In today’s workplace, many organizations promote collaboration as an answer to the business need to improve teamwork, innovation and the bottom-line. But the answer to one essential question that needs more attention is this one: “Have we identified the right collaboration competencies and skills required to develop our people to become the best collaborators and what tools do we also need to provide to optimize their success?”
Among the core competencies that enable leaders and staff to withstand the demands of collaborations are self-awareness, curiosity, mindfulness and emotional self-management. Self-awareness of one’s strengths and areas to develop can generate increased accountability for the actions and reactions required for more efficient and effective collaborations. Curiosity about others’ thoughts and interests can foster the mental preparedness to collaborate and enable more stimulating discussion and more creative idea-generation. Mindfulness to stay focused on the collaboration and avoid distractions can lead to a more productive use of collaboration time. Finally, managing one’s emotional triggers proactively can enable one to listen better, respond less defensively and build stronger partnerships with all parties.
Key collaboration skills required for peak results are communication agility, cultural adaptability, influencing proficiency, whole brain thinking and conflict resiliency. Having the skill to communicate one’s message with clarity and impact in routine and unexpected conversations is vital for the most productive discussions and end-results. In a global economy, knowing how to identify and adjust to diverse cultures appropriately to build trusting collaborative partnerships can make a difference between success or failure.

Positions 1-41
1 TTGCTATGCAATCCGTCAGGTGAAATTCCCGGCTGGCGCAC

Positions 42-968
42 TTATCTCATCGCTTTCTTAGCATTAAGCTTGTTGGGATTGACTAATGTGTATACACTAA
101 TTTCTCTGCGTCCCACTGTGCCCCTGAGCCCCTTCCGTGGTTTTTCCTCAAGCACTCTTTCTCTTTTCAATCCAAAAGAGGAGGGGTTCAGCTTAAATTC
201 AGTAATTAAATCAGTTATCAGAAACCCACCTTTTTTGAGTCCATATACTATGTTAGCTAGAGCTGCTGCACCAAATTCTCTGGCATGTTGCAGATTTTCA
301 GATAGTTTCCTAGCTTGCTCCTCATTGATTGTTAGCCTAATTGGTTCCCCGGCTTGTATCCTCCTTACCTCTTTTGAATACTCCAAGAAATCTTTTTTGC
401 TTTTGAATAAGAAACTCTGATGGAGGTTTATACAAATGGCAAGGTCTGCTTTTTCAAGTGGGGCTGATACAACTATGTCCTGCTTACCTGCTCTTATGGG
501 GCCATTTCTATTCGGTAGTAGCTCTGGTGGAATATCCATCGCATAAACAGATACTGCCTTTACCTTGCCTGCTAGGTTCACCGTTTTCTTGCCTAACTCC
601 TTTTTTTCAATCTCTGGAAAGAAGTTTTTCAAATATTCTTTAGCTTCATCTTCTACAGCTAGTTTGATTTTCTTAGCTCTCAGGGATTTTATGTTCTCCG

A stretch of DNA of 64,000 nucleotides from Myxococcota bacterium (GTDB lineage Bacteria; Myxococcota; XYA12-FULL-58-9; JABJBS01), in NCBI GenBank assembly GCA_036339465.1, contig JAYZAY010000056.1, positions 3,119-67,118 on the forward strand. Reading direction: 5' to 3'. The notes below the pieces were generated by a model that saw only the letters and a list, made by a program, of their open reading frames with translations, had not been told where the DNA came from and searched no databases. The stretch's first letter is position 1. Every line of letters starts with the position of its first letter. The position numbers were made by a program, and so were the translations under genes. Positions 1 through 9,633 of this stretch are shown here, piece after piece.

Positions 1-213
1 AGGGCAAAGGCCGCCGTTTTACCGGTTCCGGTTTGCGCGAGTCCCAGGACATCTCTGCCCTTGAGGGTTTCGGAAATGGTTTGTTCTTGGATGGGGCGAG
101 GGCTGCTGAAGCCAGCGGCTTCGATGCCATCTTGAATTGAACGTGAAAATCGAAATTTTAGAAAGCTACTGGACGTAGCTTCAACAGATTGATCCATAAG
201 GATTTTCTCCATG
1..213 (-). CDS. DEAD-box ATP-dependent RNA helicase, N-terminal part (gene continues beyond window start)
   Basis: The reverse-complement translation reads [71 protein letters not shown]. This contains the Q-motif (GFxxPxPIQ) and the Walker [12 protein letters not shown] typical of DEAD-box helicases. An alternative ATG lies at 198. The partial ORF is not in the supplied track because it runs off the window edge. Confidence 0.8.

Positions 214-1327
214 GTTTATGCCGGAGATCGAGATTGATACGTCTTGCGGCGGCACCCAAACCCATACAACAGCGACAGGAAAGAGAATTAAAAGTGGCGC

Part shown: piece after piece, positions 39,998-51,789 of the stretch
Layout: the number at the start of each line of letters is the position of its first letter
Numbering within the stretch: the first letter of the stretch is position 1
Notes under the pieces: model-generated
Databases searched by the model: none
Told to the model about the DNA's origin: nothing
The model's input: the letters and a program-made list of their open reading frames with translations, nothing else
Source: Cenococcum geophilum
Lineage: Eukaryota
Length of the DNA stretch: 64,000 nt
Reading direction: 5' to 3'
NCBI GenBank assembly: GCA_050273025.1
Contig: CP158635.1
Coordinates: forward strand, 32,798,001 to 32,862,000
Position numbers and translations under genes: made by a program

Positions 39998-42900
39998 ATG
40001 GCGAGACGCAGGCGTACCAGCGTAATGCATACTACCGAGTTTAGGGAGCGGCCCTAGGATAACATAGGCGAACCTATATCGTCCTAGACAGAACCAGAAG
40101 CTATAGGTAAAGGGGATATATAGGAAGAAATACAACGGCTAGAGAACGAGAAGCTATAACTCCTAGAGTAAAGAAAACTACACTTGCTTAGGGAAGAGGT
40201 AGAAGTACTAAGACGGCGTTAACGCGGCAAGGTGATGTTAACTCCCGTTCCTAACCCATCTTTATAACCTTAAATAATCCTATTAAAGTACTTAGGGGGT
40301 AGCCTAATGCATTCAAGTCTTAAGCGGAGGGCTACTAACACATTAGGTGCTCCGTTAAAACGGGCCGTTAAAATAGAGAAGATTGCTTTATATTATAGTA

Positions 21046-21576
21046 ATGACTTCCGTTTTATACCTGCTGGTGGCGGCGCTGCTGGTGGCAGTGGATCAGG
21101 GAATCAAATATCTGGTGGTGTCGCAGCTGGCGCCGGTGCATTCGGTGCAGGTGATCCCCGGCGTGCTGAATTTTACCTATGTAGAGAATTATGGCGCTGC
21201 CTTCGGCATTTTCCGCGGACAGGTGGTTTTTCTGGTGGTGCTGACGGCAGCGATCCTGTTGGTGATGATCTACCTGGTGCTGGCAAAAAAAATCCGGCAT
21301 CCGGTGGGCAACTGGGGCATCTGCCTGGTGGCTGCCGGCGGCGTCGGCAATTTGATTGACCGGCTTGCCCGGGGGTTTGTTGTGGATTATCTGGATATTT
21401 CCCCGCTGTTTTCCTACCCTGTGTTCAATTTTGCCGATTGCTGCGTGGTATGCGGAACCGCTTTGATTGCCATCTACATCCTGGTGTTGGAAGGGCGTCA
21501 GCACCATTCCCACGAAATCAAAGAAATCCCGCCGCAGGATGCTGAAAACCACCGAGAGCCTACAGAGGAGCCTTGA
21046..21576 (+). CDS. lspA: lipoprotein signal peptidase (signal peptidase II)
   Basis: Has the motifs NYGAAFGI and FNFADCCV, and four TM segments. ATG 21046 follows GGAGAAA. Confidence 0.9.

Being able to influence other collaborators is also an important skill for achieving connection, trust, commitment and call to action in all phases of a collaboration. To generate the best ideas, whole-brain thinking is paramount. Having the skillset to combine linear and intuitive thinking processes to address collaboration problems and opportunities leads collaborators to a more innovative path of broader and more diverse options and solutions. The confidence to disagree and manage the conflict responses of self and others is also a necessary skill that collaborators need to succeed.
Leaders and their teams also need access to the best collaboration tools to succeed. These tools include a self-assessment of one’s collaboration competencies and skills, planning checklists, integrated technology, knowledge transfer processes, collaboration meeting tips and guidelines for engagement, creativity and disagreement.
More information about how to prepare leaders and their teams better to withstand the pressures and challenges of collaborations and achieve peak results can be found in the book, titled The Truth About Collaborating: Why People Fail and How to Succeed by Gail Levitt. On June 18, 2020, Levitt will present additional ideas and solutions featured in this book at a special ExecEd Advantage Insight Series breakfast event starting at 7:30am at the Executive Learning Centre, Schulich School of Business. To register, visit the event page here.